In Depth

Adalian Column: Doesn’t Hollywood Realize We’re in a Recession?

If America’s headed for another Great Depression, somebody better tell Hollywood’s celebrity class.

While millions suffer through unemployment—and the rest of us wonder if we’ll be next—more than a few residents of Hollywoodland apparently have decided that now would be a perfect time to act like complete and utter fools. Among the more notable recent examples of showbiz stupidity:

Late Show With David Letterman

—A gum-smacking Joaquin Phoenix mumbled his way through an appearance on “Late Show With David Letterman,” virtually daring Mr. Letterman to slug him. It all seemed a very calculated attempt to either generate publicity or produce footage for a mockumentary he’s working on with Casey Affleck.

Whatever the rationale, Mr. Phoenix’s “performance” was insulting, to both Mr. Letterman and the audience. In troubled times, Americans need entertainers to distract us from hardship, not engage in self-indulgent performance art.

—“Grey’s Anatomy” star James Pickens Jr. told US Magazine his co-stars Katherine Heigl and T.R. Knight would be leaving the show, as has long been rumored. Perhaps Mr. Pickens didn’t realize he was talking to a reporter. But even if he was tricked, why in the world would Mr. Pickens think it was his job to blab about his colleagues’ contract status, particularly given the endless drama that’s already taken place behind the scenes at “Grey’s” over the years.

—Ms. Heigl and Mr. Knight, meanwhile, didn’t have great weeks themselves. While they’re not responsible for Mr. Pickens’ big mouth, their previous utterances (or lack thereof in response to rumors) set the stage for the latest installment of “Grey’s” wackiness.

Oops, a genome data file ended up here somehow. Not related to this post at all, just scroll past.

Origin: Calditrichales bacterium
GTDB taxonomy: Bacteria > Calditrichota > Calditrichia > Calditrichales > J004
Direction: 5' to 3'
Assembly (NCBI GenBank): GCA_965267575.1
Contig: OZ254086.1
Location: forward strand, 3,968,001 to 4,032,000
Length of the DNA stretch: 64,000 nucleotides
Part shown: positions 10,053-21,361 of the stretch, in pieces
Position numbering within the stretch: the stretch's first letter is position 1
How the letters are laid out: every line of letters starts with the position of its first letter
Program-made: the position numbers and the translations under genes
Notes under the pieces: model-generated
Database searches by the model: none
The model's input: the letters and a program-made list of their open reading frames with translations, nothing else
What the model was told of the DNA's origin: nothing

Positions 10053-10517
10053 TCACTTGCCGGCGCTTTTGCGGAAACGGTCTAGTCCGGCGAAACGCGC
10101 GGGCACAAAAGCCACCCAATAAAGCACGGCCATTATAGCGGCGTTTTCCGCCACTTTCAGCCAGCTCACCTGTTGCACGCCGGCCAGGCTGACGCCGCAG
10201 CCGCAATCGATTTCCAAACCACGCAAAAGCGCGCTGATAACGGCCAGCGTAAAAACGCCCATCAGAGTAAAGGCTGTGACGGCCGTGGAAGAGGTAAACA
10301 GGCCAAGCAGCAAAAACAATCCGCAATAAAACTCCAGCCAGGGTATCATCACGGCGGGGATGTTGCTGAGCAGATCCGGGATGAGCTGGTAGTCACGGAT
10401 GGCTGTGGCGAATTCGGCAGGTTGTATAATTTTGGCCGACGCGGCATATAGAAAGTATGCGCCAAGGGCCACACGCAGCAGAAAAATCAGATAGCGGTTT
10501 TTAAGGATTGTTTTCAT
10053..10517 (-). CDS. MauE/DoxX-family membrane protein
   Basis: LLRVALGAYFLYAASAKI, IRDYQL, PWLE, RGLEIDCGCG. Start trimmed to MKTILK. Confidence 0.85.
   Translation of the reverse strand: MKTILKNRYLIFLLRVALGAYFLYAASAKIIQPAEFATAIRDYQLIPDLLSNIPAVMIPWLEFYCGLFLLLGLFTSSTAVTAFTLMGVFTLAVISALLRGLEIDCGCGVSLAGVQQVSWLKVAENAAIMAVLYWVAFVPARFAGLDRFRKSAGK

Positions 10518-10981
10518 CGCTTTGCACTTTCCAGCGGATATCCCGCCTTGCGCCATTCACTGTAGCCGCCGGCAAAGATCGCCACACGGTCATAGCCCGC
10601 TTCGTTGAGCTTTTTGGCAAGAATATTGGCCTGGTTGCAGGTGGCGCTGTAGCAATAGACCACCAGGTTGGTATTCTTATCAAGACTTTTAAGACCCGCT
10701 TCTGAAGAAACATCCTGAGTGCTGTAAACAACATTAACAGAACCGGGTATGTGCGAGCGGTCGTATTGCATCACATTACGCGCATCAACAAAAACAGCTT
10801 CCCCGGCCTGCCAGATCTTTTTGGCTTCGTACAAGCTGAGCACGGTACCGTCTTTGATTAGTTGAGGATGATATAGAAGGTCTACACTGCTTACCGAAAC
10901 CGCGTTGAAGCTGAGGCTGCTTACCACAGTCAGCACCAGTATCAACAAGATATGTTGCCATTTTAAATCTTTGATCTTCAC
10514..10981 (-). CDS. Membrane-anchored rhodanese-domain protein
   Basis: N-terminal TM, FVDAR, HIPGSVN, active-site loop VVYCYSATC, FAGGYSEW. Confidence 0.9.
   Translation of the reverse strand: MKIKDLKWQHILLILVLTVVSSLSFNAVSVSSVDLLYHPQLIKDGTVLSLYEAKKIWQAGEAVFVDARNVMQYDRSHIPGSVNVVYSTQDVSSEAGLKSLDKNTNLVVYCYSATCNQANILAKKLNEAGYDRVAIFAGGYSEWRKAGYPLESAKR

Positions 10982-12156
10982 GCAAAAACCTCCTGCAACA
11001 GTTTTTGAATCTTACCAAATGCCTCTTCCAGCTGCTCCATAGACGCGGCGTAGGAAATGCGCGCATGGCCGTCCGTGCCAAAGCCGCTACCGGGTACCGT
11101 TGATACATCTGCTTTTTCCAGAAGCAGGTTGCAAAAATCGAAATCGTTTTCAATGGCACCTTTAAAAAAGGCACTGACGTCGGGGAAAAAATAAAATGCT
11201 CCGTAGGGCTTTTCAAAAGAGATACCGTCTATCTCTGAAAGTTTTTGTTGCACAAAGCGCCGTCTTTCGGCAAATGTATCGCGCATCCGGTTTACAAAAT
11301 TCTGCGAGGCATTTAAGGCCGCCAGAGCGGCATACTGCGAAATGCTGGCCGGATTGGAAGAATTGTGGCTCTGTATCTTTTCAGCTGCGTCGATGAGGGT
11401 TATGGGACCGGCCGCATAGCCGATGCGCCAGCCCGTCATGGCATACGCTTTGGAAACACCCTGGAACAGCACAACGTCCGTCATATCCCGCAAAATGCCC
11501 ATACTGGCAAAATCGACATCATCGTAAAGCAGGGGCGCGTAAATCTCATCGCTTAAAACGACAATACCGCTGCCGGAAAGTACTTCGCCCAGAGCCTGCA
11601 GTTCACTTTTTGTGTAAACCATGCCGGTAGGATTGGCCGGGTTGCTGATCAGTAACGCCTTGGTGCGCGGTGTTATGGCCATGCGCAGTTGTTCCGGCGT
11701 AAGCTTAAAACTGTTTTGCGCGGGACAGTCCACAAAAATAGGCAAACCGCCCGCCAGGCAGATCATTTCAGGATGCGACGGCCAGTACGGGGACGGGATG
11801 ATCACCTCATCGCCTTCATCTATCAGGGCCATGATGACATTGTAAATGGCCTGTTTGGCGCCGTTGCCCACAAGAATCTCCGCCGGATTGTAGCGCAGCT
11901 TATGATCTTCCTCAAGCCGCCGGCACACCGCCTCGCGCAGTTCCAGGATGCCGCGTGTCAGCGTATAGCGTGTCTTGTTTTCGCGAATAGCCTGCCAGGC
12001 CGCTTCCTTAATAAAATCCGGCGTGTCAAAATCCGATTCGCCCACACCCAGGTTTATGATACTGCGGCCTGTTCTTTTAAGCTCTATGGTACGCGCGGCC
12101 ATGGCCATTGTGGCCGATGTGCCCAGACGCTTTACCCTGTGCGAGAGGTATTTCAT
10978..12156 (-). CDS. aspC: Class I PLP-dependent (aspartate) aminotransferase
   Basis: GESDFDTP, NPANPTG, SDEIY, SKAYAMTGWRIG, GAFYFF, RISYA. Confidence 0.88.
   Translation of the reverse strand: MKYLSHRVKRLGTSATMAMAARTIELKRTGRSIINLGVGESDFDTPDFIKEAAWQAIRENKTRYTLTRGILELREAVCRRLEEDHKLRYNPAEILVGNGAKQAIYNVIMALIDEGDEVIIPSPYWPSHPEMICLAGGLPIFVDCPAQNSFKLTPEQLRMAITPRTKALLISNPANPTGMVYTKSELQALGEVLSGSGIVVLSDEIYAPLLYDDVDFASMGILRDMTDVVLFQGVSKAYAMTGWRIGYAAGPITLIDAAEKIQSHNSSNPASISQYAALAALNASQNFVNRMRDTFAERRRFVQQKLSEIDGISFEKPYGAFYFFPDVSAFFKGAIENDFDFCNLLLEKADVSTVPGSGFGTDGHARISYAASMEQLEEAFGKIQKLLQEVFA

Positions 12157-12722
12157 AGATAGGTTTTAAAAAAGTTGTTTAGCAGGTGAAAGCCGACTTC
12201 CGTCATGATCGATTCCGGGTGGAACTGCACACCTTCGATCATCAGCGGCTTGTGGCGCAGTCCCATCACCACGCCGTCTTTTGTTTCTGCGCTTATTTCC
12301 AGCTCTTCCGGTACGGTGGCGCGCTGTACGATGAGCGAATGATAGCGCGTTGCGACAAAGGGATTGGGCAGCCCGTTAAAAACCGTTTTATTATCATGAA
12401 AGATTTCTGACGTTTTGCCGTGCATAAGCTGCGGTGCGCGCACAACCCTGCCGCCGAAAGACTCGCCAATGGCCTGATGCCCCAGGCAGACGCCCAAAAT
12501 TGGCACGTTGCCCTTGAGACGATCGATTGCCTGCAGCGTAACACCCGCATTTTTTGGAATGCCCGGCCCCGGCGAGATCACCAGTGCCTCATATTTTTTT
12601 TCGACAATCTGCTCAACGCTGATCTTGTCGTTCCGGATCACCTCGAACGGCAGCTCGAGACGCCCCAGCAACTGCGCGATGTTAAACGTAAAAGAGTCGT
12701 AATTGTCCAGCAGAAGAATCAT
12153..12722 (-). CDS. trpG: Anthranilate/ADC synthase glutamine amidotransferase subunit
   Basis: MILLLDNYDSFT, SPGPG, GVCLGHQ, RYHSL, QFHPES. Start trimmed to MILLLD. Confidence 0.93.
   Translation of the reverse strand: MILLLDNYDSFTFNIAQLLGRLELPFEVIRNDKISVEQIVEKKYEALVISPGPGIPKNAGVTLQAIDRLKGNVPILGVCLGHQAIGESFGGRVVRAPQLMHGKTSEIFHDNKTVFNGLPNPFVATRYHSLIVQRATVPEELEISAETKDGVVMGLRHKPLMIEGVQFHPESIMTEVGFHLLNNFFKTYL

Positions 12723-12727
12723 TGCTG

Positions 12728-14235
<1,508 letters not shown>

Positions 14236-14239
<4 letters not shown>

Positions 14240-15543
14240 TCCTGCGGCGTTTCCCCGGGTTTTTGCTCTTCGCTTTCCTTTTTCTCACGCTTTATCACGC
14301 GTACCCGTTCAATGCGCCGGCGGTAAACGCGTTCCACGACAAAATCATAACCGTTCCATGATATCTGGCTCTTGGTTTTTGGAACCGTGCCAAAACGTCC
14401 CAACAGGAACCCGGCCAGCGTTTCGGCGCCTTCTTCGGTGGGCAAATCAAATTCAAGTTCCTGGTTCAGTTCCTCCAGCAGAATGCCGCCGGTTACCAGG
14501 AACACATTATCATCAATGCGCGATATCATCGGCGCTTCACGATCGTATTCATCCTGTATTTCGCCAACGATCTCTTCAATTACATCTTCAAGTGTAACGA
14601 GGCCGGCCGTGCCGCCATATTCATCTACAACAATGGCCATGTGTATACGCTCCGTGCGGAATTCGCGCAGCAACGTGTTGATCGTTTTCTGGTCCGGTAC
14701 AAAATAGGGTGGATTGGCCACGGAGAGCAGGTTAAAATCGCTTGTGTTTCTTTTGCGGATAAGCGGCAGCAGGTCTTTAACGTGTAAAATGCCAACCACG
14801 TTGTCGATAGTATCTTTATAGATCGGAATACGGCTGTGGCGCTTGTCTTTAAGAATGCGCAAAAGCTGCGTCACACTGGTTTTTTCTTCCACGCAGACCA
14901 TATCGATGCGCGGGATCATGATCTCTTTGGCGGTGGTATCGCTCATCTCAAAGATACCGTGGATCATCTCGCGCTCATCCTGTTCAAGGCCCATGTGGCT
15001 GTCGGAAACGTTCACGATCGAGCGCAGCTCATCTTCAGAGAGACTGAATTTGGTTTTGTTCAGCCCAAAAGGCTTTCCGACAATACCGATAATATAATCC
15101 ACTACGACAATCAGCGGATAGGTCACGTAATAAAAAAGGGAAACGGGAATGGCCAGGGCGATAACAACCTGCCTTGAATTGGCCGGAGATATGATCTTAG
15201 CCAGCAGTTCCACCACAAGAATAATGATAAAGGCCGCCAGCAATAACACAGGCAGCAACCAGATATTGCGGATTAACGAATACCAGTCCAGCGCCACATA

The fact is, it’s stunning—and yet not at all surprising—that either actor still appears ready to walk away from a top-five series. Have they never heard of McLean Stevenson? David Caruso? Julianna Margulies? Craig Kilborn?

Ms. Heigl probably prefers to focus on the fact that leaving a medical drama after 100 or so episodes worked out quite nicely for George Clooney. While that’s true, Mr. Clooney also took the classy route for his exit: He fulfilled the full length of his contract, never whined about anything and even came back to help send off Ms. Margulies’ character.

Grey's Anatomy

I have a feeling that, no matter how successful she might become, Ms. Heigl’s tenure on “Grey’s” will never be compared to Mr. Clooney’s “ER” run. She’s bashed her co-stars and producers in the press, complained about the lack of Emmy-worthy material she’s given and generally comes off as a spoiled brat.

In fairness, Ms. Heigl has to contend with an increasingly vicious media world in which the lines between tabloid and traditional press get blurrier by the minute. The pressure to land scoops that spike Web traffic has become intense, leading otherwise responsible journalists to write stories they probably shouldn’t.

Still, Ms. Heigl and her handlers have consistently demonstrated complete tone-deafness by allowing her on-set issues to turn into media fodder.

—Finally, another week went by without a settlement of the Screen Actors Guild contract standoff. The union is set to meet with producers on Feb. 16 and 17—barring another internal meltdown—but it’s hard to believe some members of SAG still harbor the notion that fighting with studios makes any sense whatsoever in the current economic climate.

Actually, given the behavior of folks like Mr. Phoenix and Ms. Heigl, I don’t know why I’m surprised at all.


Not everyone in Hollywood took leave of their senses last week.

At one point in the week I talked to reality producer Mike Fleiss about the stunning revival of his long-running series “The Bachelor.” During our conversation, I asked him why the show had gotten off-track for a couple of years.

“I’m the one to blame,” he told me. “The show was being phoned in there for a couple of seasons. We were a little complacent. I was off making my movies (“Hostel,” “The Texas Chainsaw Massacre”) and we all took our eye off the ball.”

Mr. Fleiss easily could have blamed bad casting choices, or taken a shot at ABC for not promoting the series enough. He could have whined about the 5 million “Bachelor” ripoffs that have flooded the market since his show succeeded.

Instead, Mr. Fleiss did something few in Hollywood ever seem willing to do: He actually took responsibility for his actions.

Imagine that.